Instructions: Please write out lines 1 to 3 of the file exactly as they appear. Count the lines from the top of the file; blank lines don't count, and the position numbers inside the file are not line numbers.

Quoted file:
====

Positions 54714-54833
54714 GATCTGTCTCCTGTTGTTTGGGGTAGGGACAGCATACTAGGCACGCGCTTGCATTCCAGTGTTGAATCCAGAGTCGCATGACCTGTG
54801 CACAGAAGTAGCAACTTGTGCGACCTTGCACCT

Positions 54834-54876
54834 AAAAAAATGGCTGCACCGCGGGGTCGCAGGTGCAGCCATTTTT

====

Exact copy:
Positions 54714-54833
54714 GATCTGTCTCCTGTTGTTTGGGGTAGGGACAGCATACTAGGCACGCGCTTGCATTCCAGTGTTGAATCCAGAGTCGCATGACCTGTG
54801 CACAGAAGTAGCAACTTGTGCGACCTTGCACCT